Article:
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Any consultants here?

post #1 of 53
Thread Starter 
Any tips for case interviews? I have one coming up in two weeks. I've read case in point and watched all the videos on and have scheduled practice sessions with my school's career services.

That being said, any tips for when you're performing the case live in front of the interviewer? What are the major DOs and DONTs? Are calculators kosher? Is it okay to mention that you might be stuck and ask for some guidance? Etc..

post #2 of 53
I'll follow this thread for any tips since I have an interview coming up soon too - but I don't plan on bringing a calculator nor telling them I suck... stuck... whatever
post #3 of 53
Thread Starter 
Yeah, I'm just looking to hear some of those atypical tips, beyond the usual 'read case in point,' or 'practice cases with someone else,' or 'get comfortable with mental math.'
post #4 of 53
have you started 4 different threads in this subforum over the past week or so?

SF is probably not the best place for employment advice.
post #5 of 53
My view is key thing is to communicate in structured way. You won't have all the answers but you should at least know how you might approach a problem & communicate in a clear, logical way. I don't think you bring your own calculators - if there's an interview that requires a calculator they should have it there. Doing quick mental math is one of the things that are tested, so you should be comfortable with that.

Good luck!
post #6 of 53
Thread Starter 
Originally Posted by ginlimetonic View Post
have you started 4 different threads in this subforum over the past week or so?

SF is probably not the best place for employment advice.

I'm also posting on but none of my threads have gotten any responses. So now I'm here.
post #7 of 53
Maybe I should start charging for advice here

Do your research know what the company is about.

At interview correct posture is important, be concise and articulate don't waffle.

Your the product, pitch it the best you can, the questions they ask will be linked to the what they want to see in terms of your skills and confidence in your abilities to perform the job.
post #8 of 53
Thread Starter 
Please share your knowledge!

post #9 of 53
Originally Posted by GreenFrog View Post
Please share your knowledge!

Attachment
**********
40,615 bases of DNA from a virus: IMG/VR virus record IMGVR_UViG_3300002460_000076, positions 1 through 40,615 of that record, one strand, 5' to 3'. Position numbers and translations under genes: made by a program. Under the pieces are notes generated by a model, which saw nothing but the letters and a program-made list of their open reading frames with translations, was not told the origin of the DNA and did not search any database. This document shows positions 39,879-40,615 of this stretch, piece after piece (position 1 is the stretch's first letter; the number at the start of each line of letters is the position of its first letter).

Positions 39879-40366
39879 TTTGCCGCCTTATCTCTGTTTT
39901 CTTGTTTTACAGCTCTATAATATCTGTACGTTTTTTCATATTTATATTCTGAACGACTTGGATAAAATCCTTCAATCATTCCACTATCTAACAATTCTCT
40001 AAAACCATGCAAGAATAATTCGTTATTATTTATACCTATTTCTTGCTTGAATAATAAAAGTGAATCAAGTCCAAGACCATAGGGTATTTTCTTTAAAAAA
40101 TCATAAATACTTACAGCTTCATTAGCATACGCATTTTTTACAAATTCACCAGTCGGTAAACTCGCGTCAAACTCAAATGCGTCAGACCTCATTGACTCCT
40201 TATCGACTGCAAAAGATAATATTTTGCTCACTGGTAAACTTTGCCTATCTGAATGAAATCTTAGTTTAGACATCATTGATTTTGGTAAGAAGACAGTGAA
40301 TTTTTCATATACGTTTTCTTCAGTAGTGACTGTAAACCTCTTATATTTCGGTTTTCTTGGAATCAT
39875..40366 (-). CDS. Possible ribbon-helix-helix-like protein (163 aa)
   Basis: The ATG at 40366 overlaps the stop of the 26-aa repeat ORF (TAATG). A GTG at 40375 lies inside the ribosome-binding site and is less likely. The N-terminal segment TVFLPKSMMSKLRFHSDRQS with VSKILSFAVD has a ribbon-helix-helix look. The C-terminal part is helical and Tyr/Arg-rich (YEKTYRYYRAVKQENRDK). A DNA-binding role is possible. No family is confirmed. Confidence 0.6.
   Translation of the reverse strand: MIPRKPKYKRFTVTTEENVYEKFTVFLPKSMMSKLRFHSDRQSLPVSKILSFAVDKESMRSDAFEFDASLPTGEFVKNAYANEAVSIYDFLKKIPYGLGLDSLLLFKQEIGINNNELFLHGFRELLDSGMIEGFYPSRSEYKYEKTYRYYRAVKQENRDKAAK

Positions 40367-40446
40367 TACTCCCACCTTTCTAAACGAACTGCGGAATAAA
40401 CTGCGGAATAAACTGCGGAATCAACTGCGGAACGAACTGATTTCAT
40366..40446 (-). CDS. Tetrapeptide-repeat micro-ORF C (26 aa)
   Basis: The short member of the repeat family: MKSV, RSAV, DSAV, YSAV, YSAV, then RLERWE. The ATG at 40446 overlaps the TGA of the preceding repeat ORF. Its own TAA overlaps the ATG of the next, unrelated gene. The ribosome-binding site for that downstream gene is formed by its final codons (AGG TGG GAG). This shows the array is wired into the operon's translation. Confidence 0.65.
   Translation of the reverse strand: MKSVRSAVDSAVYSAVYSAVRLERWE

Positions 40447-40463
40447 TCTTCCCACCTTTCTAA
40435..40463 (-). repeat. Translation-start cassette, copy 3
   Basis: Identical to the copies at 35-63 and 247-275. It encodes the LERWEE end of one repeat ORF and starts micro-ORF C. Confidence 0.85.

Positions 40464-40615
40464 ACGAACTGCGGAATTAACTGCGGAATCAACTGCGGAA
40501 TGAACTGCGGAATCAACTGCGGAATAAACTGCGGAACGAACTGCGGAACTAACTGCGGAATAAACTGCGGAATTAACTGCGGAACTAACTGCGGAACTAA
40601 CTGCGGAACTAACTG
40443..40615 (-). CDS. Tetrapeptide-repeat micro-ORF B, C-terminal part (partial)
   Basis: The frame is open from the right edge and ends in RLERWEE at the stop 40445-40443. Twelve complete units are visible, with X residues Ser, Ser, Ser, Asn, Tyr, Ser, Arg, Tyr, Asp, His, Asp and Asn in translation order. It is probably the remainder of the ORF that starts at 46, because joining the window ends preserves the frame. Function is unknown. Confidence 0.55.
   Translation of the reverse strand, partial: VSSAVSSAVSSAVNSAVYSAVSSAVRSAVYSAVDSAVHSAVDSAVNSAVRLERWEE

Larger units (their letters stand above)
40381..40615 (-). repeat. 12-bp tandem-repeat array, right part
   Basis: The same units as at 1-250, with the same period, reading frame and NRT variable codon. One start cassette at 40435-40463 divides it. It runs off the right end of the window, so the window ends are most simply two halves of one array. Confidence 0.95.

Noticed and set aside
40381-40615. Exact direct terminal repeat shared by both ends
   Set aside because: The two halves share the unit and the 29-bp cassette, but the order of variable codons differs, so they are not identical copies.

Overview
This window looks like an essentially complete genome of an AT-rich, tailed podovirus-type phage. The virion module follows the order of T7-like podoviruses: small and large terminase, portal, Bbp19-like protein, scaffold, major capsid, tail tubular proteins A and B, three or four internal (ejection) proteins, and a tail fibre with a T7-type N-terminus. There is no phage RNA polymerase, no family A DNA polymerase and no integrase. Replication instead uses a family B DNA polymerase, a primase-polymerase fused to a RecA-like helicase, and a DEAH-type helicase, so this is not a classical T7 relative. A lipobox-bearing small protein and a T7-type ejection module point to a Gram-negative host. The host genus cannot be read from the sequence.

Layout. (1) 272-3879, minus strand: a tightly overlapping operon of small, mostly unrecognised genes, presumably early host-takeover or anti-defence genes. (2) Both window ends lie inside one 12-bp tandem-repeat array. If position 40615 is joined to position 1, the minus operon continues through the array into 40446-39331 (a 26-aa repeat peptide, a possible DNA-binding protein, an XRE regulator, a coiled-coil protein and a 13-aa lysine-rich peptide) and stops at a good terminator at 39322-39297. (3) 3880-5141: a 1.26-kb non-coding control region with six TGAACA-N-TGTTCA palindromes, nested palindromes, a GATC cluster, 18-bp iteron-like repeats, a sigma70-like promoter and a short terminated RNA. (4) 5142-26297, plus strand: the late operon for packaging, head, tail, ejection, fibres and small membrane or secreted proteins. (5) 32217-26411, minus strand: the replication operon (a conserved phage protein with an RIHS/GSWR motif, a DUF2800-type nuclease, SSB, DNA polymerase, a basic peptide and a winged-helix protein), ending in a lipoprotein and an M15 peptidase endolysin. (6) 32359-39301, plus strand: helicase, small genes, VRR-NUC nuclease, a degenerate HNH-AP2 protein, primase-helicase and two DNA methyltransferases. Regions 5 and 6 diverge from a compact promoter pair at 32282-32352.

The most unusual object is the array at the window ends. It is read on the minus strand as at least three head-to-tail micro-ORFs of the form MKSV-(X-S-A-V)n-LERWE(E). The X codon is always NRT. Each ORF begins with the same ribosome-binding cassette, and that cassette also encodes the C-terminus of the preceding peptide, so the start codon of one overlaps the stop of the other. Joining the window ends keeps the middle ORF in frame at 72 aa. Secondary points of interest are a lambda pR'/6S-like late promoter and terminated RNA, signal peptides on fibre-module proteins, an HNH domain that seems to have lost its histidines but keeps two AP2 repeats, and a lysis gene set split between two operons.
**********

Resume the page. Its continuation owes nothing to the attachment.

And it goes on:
Your lucky I am in a good mood and I accept the laudatory comments. Successful interviews begin with the right job application. Don't waste words be concise, state what you have done and where. Do your research find out about the company what they do and where you would fit into it. At interview the candidates i have seen win the job present confidently are articulate and are concise. Most of them exude confidence in their ability, you can always pick a winner straight up. The panel with pay attention to him, they have seen the application and made certain judgements, they obviously think you have what they are looking for because they have called you to interview. Now its up to you to convince them. Posture is important, don't slouch sit up straight pay attention, make eye contact with the panel. When responding to questions be concise don't waste words. Are you familiar with the Situation Task Action Response technique look it up and another is CAR Circumstance Action Result. As I said earlier your the product, there interested so sell it to them. Remember confidence is everything that and good research.
post #10 of 53
Having some friends who went through the interview process and having gone through a case based interview process myself (for a non-consulting job) the main tips I have are the following:

- Do everything you'd normally do in an interview, i.e dress well, sit up straight, be polite, confident but not arrogant, etc. Basic stuff that many people forget.

- Answer the questions in a deliberate but natural way and show the panel that you're thinking through the problem. They aren't there to crush your dreams, they're there to (hopefully) hire you. They don't expect you to know the answers, only to show that you can think reasonably quickly and proceed logically.

- Whatever steps youre taking, verbalize them. Explain to the panel you're thinking and why you're proceeding the way you are to answer a specific question. Again, this could be totally off base but the end result doesn't really matter. They could be asking how much is spent on toothpaste in California in a given year and your answer could be off by several billion dollars but as long as you go to your wrong answer in a logical manner, you'll probably be alright.
post #11 of 53